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UK enterprises want more machine learning in security but lack data scientists

News Analysis
Sep 10, 20196 mins
IT SkillsSecurity

Amid widespread skills shortages companies are looking to automation and machine learning, but will a shortage in data scientists curtail these ambitions?

Enterprises across the UK are suffering from a dearth of cybersecurity talent. Companies are hungry for security skills in almost every area from application development and testing to networking and engineering. With the cost of failure growing ever higher, doing nothing is not an option.

A growing number of organisations see machine learning and automation as the answer, but could a lack of data science skills mean one skills shortage is being replaced with another?

To coincide with the launch of CSO UK, IDG conducted a survey of 200 IT leaders from major UK enterprises to explore the state of cybersecurity within British organisations. The survey covers key threats, main investment areas and what is driving the security agenda within the business. The full results are published in our new report, .

Security skills shortages reported across the UK

ISC2 reports that the EMEA region has a security staff shortage totaling more than 140,000 people. In the UK, this shortage is being felt acutely with over 60% of organizations surveyed by CSO saying they are suffering skills gaps within the security function.

Security testing is the area where shortages are felt the most with 30% of organisations saying they were lacking skills in this area. Application development was also a major area in need of reinforcement with nearly a quarter of UK enterprises saying they see a gap. Networking (17%), engineering (10%) and data science (9%) were also cited has areas where skills were lacking compared to demand.

cso uk skills gap bar IDG

Testing and application were the areas UK companies see the biggest security skills gaps

However, while there may be a shortage of experienced security talent in the country, UK enterprises could probably be doing more  around widening the number of people coming into the field diversifying their talent pipeline through alternative sources.

KPMG was recently listed by job listing site Indeed as one of the keenest recruiters of security talent in the UK, with some 6% of all its job postings being for security roles. KMPG’s UK CISO has previous told CSO that he’s keen to recruit ex-service personnel on account of his own military background, but he also likes to recruit people from a variety of backgrounds to create “diversity of thought” among his security teams.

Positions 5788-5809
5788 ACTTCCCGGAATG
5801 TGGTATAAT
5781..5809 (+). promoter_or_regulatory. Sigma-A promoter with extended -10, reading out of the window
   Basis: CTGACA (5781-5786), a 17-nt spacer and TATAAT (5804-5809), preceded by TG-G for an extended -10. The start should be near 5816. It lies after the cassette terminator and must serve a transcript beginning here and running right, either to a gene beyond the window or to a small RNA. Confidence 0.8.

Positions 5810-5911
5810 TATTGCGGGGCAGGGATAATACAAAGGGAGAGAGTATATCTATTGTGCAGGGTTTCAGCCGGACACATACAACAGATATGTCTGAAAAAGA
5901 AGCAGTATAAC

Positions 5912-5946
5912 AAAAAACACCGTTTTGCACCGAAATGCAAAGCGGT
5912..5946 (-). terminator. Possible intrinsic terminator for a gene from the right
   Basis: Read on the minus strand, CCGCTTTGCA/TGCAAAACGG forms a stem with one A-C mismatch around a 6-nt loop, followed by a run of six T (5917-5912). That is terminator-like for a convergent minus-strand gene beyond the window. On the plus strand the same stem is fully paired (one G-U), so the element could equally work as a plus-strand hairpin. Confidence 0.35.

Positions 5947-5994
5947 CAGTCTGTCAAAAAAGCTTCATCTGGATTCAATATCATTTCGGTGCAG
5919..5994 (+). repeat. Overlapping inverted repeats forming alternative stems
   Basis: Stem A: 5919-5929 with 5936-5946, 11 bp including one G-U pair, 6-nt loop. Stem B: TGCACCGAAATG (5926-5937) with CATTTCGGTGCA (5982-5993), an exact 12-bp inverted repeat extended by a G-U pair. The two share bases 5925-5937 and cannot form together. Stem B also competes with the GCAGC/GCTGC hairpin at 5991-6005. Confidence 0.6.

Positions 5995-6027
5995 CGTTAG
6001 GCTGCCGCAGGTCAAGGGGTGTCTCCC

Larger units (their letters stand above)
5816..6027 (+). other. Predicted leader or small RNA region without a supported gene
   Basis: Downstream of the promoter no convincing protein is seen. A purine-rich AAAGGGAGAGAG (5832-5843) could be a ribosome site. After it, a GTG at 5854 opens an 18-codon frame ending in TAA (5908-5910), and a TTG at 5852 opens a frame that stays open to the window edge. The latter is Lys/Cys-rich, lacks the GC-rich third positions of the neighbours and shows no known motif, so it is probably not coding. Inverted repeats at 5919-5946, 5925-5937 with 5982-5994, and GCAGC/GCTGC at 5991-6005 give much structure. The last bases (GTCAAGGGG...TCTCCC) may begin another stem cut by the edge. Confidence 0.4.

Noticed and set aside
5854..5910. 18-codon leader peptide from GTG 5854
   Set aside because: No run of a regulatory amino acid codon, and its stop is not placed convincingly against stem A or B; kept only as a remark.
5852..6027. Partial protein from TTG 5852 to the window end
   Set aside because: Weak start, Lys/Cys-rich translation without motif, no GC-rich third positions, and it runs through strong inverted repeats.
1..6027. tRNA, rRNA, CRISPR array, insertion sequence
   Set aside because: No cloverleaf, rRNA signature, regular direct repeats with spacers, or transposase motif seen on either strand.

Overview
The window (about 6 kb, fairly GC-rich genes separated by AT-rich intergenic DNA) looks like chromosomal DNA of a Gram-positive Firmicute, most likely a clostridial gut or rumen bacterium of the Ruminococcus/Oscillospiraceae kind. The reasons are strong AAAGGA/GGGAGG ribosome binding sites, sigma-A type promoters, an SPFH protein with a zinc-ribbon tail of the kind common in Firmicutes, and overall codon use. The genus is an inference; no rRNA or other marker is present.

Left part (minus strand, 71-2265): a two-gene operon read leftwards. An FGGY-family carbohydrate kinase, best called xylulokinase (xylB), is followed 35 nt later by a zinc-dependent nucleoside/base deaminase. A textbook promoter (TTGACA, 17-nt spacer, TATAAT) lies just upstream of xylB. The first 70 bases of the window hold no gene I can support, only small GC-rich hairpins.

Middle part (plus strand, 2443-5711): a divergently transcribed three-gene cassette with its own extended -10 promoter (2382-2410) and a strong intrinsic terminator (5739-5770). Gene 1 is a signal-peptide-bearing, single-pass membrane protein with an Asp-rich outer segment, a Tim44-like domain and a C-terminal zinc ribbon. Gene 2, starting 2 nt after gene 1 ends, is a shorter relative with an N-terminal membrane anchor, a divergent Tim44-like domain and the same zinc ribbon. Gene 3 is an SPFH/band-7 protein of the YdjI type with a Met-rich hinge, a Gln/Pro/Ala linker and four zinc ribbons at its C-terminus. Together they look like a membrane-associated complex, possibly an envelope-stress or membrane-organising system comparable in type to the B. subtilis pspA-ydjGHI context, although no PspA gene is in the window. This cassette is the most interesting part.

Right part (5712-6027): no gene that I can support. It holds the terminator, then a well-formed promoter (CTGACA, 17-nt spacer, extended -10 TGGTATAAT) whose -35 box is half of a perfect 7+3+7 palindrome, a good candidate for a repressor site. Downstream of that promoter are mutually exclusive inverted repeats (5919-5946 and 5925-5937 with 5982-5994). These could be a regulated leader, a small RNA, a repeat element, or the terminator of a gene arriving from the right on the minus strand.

As well as keeping specifications as simple as possible to avoid putting potential candidates off, JustEat CISO Kevin Fielder  brings people with a different skillset from other areas of the business into the team to learn security on the job while sharing their own talents.

“There is, of course, a need for highly skilled technical people, but we can do a much better job at looking both internally and externally for people with skills that you might not normally think about,” Fielder previously told CSO. “If you have someone who’s been at your company for a while [but outside the security team], they immediately bring business context and knowledge.”

Automation and machine learning high on the agenda

Given the lack of people with the right skillsets to deal with increasingly complex IT landscapes and a growing barrage of security alerts, it’s little surprise that companies are hoping that machines can start to take the lead and do some of the heavy lifting.

A massive 90% of organizations surveyed said artificial intelligence/machine learning (AI/ML) would be important to combatting emerging threats in the future, with 40% saying it would be ”very important”. While security awareness training was listed as the main method, over 30% of enterprises said automation is one way they are trying to reduce human error.